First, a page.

Animation Station: Panda & The Magic Serpent (1958)

Film Editor Joe Holloran reviews 1958 film Hakujaden in this weeks animation station

Joe Holloran
18th February 2019
Image: Flickr, F. Paul Russell III
Anime. When you hear that word what do you think of? Floating castles, confused little girls conversing with sentient pigs? The genre certainly has come a long way from its highly-Westernized origins back in the early post-war years. One of the brightest gems from the acclaimed Tokyo-based anime studio Toei Animation is 1958 Hakujaden – or Panda & the Magic Serpent in English.

Before we analyse the film it’s important to note that, at the time, Toei saw themselves as the ‘Disney of the East’ and this comes across clearly in this film. It you want to watch a quintessentially Japanese anime then there are plenty of others for you to look at, if however, you want to see how the East does Disney you won’t find much better than Hakujaden. Also worth noting is that, despite being Japanese made, the characters are named and portrayed as being Chinese – due to Western anti-Japanese sentiment post-war.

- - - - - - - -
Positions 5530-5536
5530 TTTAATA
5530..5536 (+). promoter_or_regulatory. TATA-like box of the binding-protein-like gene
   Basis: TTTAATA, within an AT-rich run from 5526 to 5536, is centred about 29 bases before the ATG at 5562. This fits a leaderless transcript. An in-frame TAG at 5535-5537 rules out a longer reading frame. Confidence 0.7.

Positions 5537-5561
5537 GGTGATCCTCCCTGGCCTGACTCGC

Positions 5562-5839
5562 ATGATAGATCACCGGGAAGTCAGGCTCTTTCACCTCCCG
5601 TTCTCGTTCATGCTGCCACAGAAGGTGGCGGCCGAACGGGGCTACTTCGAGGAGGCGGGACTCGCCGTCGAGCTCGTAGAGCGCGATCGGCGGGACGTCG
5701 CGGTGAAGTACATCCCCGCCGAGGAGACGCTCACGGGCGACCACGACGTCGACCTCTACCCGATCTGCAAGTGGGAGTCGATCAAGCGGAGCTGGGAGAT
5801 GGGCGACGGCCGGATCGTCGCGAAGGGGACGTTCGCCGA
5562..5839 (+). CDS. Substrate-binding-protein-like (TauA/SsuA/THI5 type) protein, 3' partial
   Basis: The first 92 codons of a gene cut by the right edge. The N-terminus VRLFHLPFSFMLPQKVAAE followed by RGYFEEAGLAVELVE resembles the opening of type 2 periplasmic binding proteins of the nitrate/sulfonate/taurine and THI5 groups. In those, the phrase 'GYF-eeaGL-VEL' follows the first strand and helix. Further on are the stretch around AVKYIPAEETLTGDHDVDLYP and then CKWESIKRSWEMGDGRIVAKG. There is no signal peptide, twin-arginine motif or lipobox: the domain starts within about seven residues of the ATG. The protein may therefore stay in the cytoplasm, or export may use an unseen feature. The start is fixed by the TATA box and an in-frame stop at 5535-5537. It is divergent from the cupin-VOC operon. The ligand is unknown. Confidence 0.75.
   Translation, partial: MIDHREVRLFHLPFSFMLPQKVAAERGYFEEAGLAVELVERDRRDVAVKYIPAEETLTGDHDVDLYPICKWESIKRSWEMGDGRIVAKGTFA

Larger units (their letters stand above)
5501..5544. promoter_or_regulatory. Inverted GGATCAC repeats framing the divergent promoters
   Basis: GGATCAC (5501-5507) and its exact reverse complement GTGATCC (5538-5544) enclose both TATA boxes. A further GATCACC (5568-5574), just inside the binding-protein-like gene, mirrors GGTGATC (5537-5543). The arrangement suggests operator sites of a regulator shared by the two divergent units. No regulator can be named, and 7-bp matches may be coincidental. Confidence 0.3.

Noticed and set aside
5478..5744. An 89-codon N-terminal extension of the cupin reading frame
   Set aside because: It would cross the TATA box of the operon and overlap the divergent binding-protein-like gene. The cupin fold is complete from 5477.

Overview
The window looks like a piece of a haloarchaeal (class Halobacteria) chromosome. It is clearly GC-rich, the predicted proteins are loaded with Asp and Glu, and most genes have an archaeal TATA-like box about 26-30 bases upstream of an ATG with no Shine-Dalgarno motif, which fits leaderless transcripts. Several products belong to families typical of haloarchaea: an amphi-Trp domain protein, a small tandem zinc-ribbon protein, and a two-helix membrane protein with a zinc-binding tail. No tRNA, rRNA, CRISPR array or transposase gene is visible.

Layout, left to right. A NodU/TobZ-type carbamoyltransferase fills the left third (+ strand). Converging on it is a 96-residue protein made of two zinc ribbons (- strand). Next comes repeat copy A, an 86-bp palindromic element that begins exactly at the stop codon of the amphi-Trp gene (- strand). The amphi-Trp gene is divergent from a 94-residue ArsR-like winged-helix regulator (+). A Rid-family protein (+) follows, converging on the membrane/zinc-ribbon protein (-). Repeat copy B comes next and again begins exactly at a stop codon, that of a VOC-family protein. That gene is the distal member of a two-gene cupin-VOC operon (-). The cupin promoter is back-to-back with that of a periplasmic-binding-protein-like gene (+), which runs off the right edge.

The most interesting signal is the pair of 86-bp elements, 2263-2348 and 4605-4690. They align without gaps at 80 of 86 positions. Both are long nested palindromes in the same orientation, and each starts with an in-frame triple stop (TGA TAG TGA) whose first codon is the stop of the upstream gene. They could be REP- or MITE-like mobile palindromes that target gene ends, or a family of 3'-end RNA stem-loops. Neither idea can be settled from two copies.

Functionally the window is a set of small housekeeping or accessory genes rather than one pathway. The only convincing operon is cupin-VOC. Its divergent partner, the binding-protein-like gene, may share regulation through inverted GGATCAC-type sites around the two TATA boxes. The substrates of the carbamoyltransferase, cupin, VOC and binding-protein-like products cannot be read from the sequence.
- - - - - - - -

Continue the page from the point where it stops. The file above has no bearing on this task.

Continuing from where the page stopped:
It is highly charming and provides a great contrast to both the dominant Disney films of the time and modern anime.

The film features a young man named Xu-Xian, who as a child had a pet snake Bai-Niang whom he loved dearly. His parents however are less enamoured and force little Xu to get rid. Years later Xu discovers that his beloved snake has transformed itself into a beautiful princess. Forced apart by (an understandably bemused) local monk and Xu is exiled. Fear not because luckily for Xu his two pet pandas go on a quest to rescue their master and reunite him with his love.

Toei Animation was founded in 1948 and has been producing anime ever since. Image:Wikimedia

The films plot is characteristically simple and fable-based, as earlier anime is. As such the story is not taxing even for children. Despite this, it is highly charming and provides a great contrast to both the dominant Disney films of the time and modern anime. In many ways this film marks the commercial high-point for Westernized Japanese anime and represents the old ways as it were, the ways the greatly influenced later anime masters like Hayao Miyazaki and Mamoru Oshii whom would go on to typify the new style of cinematic anime that we are all familiar with today.

If anime is your preferred form of cartoon based fun then take a step back in time and give Hakujaden a try. It’s a film that’s a must see for connoisseurs of the form and is perhaps the best example of anime made with a primarily Western audience in mind, something we don’t see much of today. If you’re hesitant trust me, it’s worth it just for the ridiculous antics of the two OG Kung-fu Pandas alone if nothing else.

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